The expansion of the Universe stretches the wavelengths of photons, causing spectral lines to shift to longer (redder) wavelengths. The redshift of a source is thus a measure of its distance, and the epoch at which the light was emitted. The frontier for spectroscopically-confirmed galaxies is currently at a redshift of 7.5, when the Universe was roughly 700 million years old, and plausible candidates have been identified as far back as z = 11, but have not yet been confirmed.
The motivation for finding and studying the most distant galaxies is three-fold. Firstly, astronomers are inspired to undertake a census of the first galaxies seen in the first few hundred million years after the Big Bang. This curiosity for exploration is fundamental to science and has driven astronomy to major discoveries in the past; it also excites great public interest. Secondly, and more fundamentally, hydrogen in intergalactic space is ionized by a redshift of about 6, whereas it was fully neutral soon after the time the microwave radiation emerged. At some point there was a landmark event called cosmic reionization, akin to a phase transition in the intergalactic medium (IGM), when hydrogen became ionized. Most astronomers suspect this event was closely related to the birth of the first galactic systems that released copious amounts of ionizing ultraviolet photons. Prior to reionization, hydrogen was still in atomic form and the Universe was devoid of any light emitting celestial sources – a period commonly termed the Dark Ages. Pinpointing when and how the Dark Ages ended, and finding the sources responsible for cosmic reionization is necessary to complete the story of galaxy evolution. Thirdly, the physical processes which accelerate or inhibit the cooling and collapse of hydrogen gas clouds into young galaxies at these early times provide the seeds from which later, more massive, galaxies such as our own Milky Way assembled. Although theory makes predictions of how these early systems grew and evolved, it is currently not directly tested by observations.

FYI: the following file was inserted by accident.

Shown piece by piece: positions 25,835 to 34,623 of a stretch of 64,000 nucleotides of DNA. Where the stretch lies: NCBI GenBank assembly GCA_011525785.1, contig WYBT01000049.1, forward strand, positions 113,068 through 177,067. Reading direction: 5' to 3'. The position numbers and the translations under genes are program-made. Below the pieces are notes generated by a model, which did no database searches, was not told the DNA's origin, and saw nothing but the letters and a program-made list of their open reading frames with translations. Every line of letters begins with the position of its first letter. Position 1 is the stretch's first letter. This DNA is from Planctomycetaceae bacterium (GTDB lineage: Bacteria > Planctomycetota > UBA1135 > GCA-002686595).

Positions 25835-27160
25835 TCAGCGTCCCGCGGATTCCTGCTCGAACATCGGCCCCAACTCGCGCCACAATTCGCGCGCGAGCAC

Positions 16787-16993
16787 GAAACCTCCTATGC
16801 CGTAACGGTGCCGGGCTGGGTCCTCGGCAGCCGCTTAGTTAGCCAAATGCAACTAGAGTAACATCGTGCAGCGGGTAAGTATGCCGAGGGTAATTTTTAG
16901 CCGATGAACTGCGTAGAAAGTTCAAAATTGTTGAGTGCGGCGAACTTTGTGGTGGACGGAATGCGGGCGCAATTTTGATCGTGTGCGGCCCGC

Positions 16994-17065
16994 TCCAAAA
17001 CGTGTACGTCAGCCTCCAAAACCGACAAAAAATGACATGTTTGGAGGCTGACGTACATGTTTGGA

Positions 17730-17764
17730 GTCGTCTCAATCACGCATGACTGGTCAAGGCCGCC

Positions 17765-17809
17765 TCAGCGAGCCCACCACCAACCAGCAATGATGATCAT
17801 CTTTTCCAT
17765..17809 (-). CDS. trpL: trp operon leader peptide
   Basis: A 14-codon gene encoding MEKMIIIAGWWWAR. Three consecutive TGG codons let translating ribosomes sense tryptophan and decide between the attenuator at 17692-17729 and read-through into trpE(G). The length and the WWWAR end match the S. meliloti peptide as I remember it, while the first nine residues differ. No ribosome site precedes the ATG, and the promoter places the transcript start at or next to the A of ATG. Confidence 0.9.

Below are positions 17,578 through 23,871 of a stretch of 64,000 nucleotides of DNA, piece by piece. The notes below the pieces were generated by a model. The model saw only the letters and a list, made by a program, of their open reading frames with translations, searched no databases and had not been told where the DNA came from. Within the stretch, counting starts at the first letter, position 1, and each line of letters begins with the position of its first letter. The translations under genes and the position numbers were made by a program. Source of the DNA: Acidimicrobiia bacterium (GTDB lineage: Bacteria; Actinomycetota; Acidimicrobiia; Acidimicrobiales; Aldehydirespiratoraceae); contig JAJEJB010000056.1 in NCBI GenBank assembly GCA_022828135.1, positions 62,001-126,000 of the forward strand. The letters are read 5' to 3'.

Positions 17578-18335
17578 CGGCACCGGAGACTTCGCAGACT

It is thought that the first luminous objects, forming from primordial hydrogen and helium, include giant short-lived stars, perhaps more than 200 times more massive than the Sun (Hirano et al. 2014). Their number and brightness is uncertain, but they may well be too faint to see with JWST or TMT, even if they lie in an accessible redshift range (redshift z < 20 for TMT; at higher redshift, Lya shifts beyond the K-band window, and there will be no light detectable by ground-based optical/infrared telescopes). As gravity inexorably forces larger hydrogen clouds to cool and collapse, low mass galaxies will begin to shine. Calculations taking into account the transfer of UV radiation from these early galaxies through the IGM suggest that “bubbles” of ionized gas will develop around each prominent source. The bubbles will enlarge and eventually overlap, completing the process of cosmic reionization.
When might this have occurred? The patterns of temperature and polarization signals from microwave background photons detected by the WMAP and Planck satellites suggest that the free electrons responsible reside in ionized gas in the redshift range 8 to 20 (Ade et al. 2014a). Thus it is quite likely there will be an abundance of energetic, UV-luminous, star-forming sources in this interval that are responsible for this reionization. However, it is not yet known if reionization was an instantaneous or protracted event, or whether the ionizing radiation comes from a highly abundant distribution of feeble sources, or a rarer population of brighter, more massive galaxies. Some cosmologists suspect there may also be ionizing contributions from black holes or decaying particles (e.g. Pierpaoli 2004). Only by locating and carefully studying the UV-emitting sources in this era can these important questions be answered.
Soon after the first sources emerge, the heated neutral hydrogen begins to glow more brightly than the microwave radiation. Powerful radio telescopes and interferometers now being planned should trace the topology and growth of the bubbles around these sources by mapping selected regions of the sky using the redshifted 21cm emission line of hydrogen. However, although low frequency radio surveys may improve our knowledge of when cosmic reionization occurred, they will not detect the sources responsible. Our physical understanding of the process will thus rely crucially on observations with JWST and TMT.